Issue #039 - We've all seen the scene in those old medieval costume movies. The King furiously signs a declaration or proclamation or secret missive. The evil prime minister rolls up the paper, melts a large blob of wax on the scroll, and the King imprints it with his signet ring. The messenger rushes out to lots of bombastic music.
Sealing wax was an early postal security system. Once melted and hardened on paper, parchment, ribbon or wire, it was hard to remove without noticeable tampering. The intact wax showed that the document was unopened, and the imprint of the signet ring verified the sender's identity. The Romans used bitumen (tar), but by the 14th Century sealing wax usually contained beeswax and resin, colored red with vermilion (powdered cinnabar). The recipe changed over the centuries, red still being the traditional color. But... you probably knew all that already.
What you may not know is that Santa Claus himself used sealing wax! We have an accurate illustration for evidence!
You can open a large copy of this illustration, circa 1910, by clicking on the image. Your Internet browser will open to the image. Just right-click and "Save image as..." to download it.
That's our theme for today in this Special Edition of Crafting With a Vintage Look:
- Our Christmas Card of the Moment #7, Sealed With a Claus.
- A sealing wax Craft from Hell courtesy of Henley's.
- Buyers speak out!.
- A visit with Carol Duvall.
Let's get crafting...
Christmas Card of the Moment #7
Sealed With a Claus
Sealed With a Claus is our most elegant Christmas design in Ten Vintage Christmas Greetings to Make.
We took our inspiration from the vintage image above, of Santa sealing his Christmas packages with red wax. First, we created a classy package, with deep red cardstock layered with decorative vintage paper and crossed plaid ribbons.
The wax seal is actually red glittered hot wax, available from most craft stores. We created a "Santa Seal" with a circular image, trimmed with decorative scissors. When the image is pressed into a glob of glue - you have a faux-wax seal that any Santa would be proud of.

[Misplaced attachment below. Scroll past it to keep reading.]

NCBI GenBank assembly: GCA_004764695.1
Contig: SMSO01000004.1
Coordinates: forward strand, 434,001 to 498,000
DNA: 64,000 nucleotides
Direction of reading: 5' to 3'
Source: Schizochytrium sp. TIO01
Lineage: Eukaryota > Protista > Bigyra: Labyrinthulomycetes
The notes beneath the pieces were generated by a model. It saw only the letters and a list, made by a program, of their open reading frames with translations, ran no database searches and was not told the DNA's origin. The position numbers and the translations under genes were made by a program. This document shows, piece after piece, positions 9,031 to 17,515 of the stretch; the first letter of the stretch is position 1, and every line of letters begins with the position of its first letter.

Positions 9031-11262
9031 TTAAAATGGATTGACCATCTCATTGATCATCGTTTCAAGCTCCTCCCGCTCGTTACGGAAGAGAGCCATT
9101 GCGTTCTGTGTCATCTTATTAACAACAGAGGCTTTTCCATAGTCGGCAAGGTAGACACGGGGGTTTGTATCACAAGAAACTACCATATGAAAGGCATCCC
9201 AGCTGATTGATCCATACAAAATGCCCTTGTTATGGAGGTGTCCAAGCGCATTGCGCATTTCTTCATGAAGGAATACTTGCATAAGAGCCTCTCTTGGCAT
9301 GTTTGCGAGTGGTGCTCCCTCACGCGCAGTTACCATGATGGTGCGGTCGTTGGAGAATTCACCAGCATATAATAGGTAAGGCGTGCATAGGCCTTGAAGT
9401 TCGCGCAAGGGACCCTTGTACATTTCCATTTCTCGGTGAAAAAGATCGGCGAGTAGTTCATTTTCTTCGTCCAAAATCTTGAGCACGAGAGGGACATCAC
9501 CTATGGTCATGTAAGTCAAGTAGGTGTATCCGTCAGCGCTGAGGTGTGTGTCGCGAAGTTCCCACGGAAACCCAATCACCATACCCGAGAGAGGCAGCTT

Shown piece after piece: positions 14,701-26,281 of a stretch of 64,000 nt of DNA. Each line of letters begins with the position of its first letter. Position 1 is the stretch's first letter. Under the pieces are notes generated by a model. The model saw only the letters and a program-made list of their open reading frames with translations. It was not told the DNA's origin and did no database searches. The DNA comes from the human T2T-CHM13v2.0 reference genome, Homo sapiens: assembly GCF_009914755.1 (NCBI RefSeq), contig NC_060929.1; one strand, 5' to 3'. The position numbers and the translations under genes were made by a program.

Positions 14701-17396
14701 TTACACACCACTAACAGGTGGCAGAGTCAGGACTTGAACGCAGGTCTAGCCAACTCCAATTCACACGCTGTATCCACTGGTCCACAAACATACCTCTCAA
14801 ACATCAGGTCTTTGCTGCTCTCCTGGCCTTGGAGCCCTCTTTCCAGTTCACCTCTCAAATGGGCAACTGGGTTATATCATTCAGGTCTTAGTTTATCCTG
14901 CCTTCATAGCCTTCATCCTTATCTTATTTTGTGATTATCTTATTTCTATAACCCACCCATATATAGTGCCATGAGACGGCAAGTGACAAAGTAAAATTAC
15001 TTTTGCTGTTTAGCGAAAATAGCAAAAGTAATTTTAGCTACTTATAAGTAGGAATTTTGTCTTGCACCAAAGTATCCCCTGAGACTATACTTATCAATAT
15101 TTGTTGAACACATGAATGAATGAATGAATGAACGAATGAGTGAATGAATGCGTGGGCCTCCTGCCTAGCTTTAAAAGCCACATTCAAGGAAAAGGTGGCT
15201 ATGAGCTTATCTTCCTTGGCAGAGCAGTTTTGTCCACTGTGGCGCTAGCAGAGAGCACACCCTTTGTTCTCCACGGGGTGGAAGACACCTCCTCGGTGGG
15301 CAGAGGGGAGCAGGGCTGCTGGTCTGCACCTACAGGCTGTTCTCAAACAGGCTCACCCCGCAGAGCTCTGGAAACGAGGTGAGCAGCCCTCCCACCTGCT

This Card of the Moment is the seventh in our new e-book, Ten Vintage Christmas Greetings to Make. It is published in a convenient, high-quality PDF file format. You download it to your computer for reading or printing. The vintage images are included in high-resolution, pre-sized format, ready to print at a copy center or on your home ink-jet printer!
Just go to:
Click on the "Add to Cart" button and complete your purchase with PayPal. You'll immediately receive an email with the download link, and you are one click away from creating some of the most unique vintage-look Christmas cards this season!
If the e-book link above doesn't work for you, type into your browser:
Crafts-from-Hell circa 1916
You know from our past features, that Henley's Twentieth Century Formulas, Recipes and Processes (1916) is not for the faint-of-heart. I don't know exactly who they were writing for, but it wasn't the occasional crafter. Take their recipe for sealing wax, for example.
With eight pounds of ingredients, you should be able to seal one very large letter, or several smaller ones:
The following formulas may be followed for making sealing wax: Take 4 pounds of shellac, 1 pound of Venice turpentine, and 3 pounds of vermilion. Melt the shellac in a copper pan suspended over a clear charcoal fire, then add the turpentine slowly to it, and soon afterwards add the vermilion, stirring briskly all the time with a rod in either hand. In forming the round sticks of sealing wax, a certain portion of the mass should be weighed while it is ductile, divided into the desired number of pieces, and then rolled out upon a warm marble slab by means of a smooth wooden block like that used by apothecaries for rolling a mass of pills.
Wax may be scented by introducing a little essential oil, essence of musk, or other perfume. If 1 part of balsam of Peru be melted along with 99 parts of the sealing-wax composition, an agreeable fragrance will be exhaled in the act of sealing with it.
Excerpted from Henley's Twentieth Century Formulas, Recipes and Processes, Volume 1, published in 1916, New York. We enjoy sharing some of Henley's best (or worst) craft instructions, so you will realize how good you have it today.
Buyers Speak Out!
On Crafting With a Vintage Look:
"I just wanted to say thank you and tell you how much I enjoy my e-letters from you...so much fun stuff and thanks for always putting in a freebie for us...you two are the BEST!! Have a wonderful holiday season!!" Patti
(Every day we get a note like Patti's, and we want to say THANK YOU for being so generous with your kind words and encouragement. We work like little dogs on Vintage Image Craft and friends like you and Patti make it happy work indeed!)
Next up in a few days is Christmas Card of the Moment #8 - Santa, Is That You? We think of it as a window card with a comic-strip influence.
We had a lovely surprise visit from the "Queen of Crafting," Carol Duvall this week! She is vacationing in Southern California, and made a special visit to our house for a catch-up chat. We'll tell you all about it in the next issue.
Oh, slight corrections (100 years) to two of the dates in the biographical sketch of Isabella Beeton in the last issue. She was born in 1836, and started her writing in 1859. Slip of the fingers.
Just a reminder that we are out of town for Thanksgiving Week (in the Carolinas), but we'll send a couple issues of this newsletter through the miracle of time-delay technology. If you write to us, we'll be able to respond as soon as we are back on November 29.
Scott & Martin